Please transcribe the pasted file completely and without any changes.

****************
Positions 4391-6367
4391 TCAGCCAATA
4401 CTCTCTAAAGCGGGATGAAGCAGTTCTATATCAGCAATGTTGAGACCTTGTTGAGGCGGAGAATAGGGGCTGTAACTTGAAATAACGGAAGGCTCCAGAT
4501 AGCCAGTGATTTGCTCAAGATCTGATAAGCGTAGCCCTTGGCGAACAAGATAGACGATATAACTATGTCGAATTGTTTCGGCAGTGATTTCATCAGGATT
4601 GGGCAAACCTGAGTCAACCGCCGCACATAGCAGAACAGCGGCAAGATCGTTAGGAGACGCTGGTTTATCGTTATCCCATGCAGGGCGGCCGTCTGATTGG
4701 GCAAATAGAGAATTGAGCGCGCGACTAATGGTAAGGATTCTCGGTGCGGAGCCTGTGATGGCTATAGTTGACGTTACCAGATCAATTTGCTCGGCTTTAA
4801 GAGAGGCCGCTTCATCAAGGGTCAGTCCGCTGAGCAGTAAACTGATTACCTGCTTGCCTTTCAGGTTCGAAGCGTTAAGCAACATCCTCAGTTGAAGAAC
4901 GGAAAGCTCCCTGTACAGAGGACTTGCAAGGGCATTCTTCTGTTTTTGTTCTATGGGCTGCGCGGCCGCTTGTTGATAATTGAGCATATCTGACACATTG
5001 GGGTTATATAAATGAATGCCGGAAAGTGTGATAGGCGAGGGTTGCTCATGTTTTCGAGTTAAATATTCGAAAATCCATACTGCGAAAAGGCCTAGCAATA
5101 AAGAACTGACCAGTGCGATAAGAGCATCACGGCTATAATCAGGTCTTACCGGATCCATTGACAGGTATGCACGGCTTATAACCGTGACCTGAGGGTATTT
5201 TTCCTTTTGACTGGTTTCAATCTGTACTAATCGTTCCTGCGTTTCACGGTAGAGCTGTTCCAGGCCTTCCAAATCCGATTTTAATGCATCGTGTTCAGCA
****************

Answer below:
Positions 4391-6367
4391 TCAGCCAATA
4401 CTCTCTAAAGCGGGATGAAGCAGTTCTATATCAGCAATGTTGAGACCTTGTTGAGGCGGAGAATAGGGGCTGTAACTTGAAATAACGGAAGGCTCCAGAT
4501 AGCCAGTGATTTGCTCAAGATCTGATAAGCGTAGCCCTTGGCGAACAAGATAGACGATATAACTATGTCGAATTGTTTCGGCAGTGATTTCATCAGGATT
4601 GGGCAAACCTGAGTCAACCGCCGCACATAGCAGAACAGCGGCAAGATCGTTAGGAGACGCTGGTTTATCGTTATCCCATGCAGGGCGGCCGTCTGATTGG
4701 GCAAATAGAGAATTGAGCGCGCGACTAATGGTAAGGATTCTCGGTGCGGAGCCTGTGATGGCTATAGTTGACGTTACCAGATCAATTTGCTCGGCTTTAA
4801 GAGAGGCCGCTTCATCAAGGGTCAGTCCGCTGAGCAGTAAACTGATTACCTGCTTGCCTTTCAGGTTCGAAGCGTTAAGCAACATCCTCAGTTGAAGAAC
4901 GGAAAGCTCCCTGTACAGAGGACTTGCAAGGGCATTCTTCTGTTTTTGTTCTATGGGCTGCGCGGCCGCTTGTTGATAATTGAGCATATCTGACACATTG
5001 GGGTTATATAAATGAATGCCGGAAAGTGTGATAGGCGAGGGTTGCTCATGTTTTCGAGTTAAATATTCGAAAATCCATACTGCGAAAAGGCCTAGCAATA
5101 AAGAACTGACCAGTGCGATAAGAGCATCACGGCTATAATCAGGTCTTACCGGATCCATTGACAGGTATGCACGGCTTATAACCGTGACCTGAGGGTATTT
5201 TTCCTTTTGACTGGTTTCAATCTGTACTAATCGTTCCTGCGTTTCACGGTAGAGCTGTTCCAGGCCTTCCAAATCCGATTTTAATGCATCGTGTTCAGCA